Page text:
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Back-to-School Traditions for Your Catholic Family

back to school2

Family traditions give our kids a little lifejacket in the often unsteady waters of childhood. As we approach the beginning of a new school year, it’s a great time to think of ways to honor our child’s big step in starting a new grade and offer a nod to the enormous blessings and graces of education – of books, numbers, maps, bugs, play dough, or whatever else may occupy our minds this year.

As some of you know, my family homeschools. The very first year we homeschooled, my oldest child, Aidan, was entering kindergarten. Our family was embarking on a life-changing adventure and Aidan was very proud that he was officially starting school. So, in recognition of the momentous occasion, our first day of school began not with practicing writing the letter “A” or learning about birds; it started with a celebration. We had balloons, games, and a pretty tablecloth, and we baked a cake together. Then we cracked open our perfect, crisp, new books, imagined together what the year would bring us, and talked about our hopes and fears.  

That first day of our first year of homeschooling was many years ago. This year Aidan is a high school senior, and I have three more “students” in the 8th, 4th, and 1st grades.  I’ve added a few things to our annual back-to-school celebration, but to this day we still bake a cake, play games, look at our books, and we preview and talk about our year. 

As I look back on those celebrations, I can see clearly that we weren’t just making a party, which bored and wayward frat boys do regularly. We also weren’t engaging in mere routine, like brushing our teeth or putting our shoes in the closet, as important as those habits are for my kids to learn. Our annual back-to-school tradition grounds my children, gives them a sense of shared history and identity, and perhaps alleviates some of their anxiety about facing new challenges in the coming year. Because we give it “A Moment,” my kids know that the start of the school year is no ordinary day and that no matter what the year brings, we are in it together.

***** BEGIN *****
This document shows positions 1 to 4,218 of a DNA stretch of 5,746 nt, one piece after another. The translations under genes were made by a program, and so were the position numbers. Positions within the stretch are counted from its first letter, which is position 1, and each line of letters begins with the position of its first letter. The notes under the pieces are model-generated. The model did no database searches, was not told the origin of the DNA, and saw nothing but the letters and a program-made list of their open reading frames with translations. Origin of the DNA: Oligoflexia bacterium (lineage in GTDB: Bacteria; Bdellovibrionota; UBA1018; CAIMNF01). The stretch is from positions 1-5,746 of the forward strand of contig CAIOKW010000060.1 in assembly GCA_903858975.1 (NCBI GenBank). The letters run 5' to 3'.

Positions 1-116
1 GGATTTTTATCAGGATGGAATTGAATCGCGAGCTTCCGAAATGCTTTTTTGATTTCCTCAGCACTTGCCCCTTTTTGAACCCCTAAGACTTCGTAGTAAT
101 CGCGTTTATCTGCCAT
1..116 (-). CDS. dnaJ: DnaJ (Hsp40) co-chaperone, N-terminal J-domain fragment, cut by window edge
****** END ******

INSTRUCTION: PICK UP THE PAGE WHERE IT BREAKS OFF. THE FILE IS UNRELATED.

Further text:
Whether your kids attend traditional school or home school, starting some kind of back-to-school tradition is a great way to signal the transition from summer days to school time. Your tradition won’t look like mine. Perhaps your family will enjoy dinner out at a favorite restaurant, make a trip to a bowling alley, or stargaze on the evening before school starts. Your traditions should reflect your family’s unique identity and interests. 

If baking cakes and having parties aren’t your thing, here’s a super easy idea that might work for you, and your kids will love it. This year I’m planning to surprise my kids on our first day of school with a traditional German “Schultute” – a school cone filled with school supplies, treats, and trinkets.  This is a tradition dating back to the 1800s, and it continues to this day in Germany and Austria.  

As Lydia is entering the first grade, this is an especially significant school year because, traditionally, only children entering first grade received a Schultute in Germany, though nowadays siblings are included, too.  I’m glad I didn’t miss Lydia’s first grade Schultute and I plan to make her feel extra special on Monday morning when our new school year begins and she officially becomes a first grader. But I will definitely make cones for her siblings, too, including the high school senior! I’m sure these fun cones will become part of our annual ritual.  

Barbara at Praying for Grace has a super easy tutorial for making a Schultute out of poster board and tissue paper. 

barbara's schultute

Image courtesy of Praying for Grace

You can also just let your kids decorate the poster board like Becky did here. As we are Catholic, along with the school supplies and sweets, I’ll fill our Schultute with patron saint cards, some religious stickers for the younger kids, and a prayer book for the two older kids. You could also follow Becky’s example and make the Schultute for your child’s teacher as an act of love. Your child can practice the virtues on her very first day of school!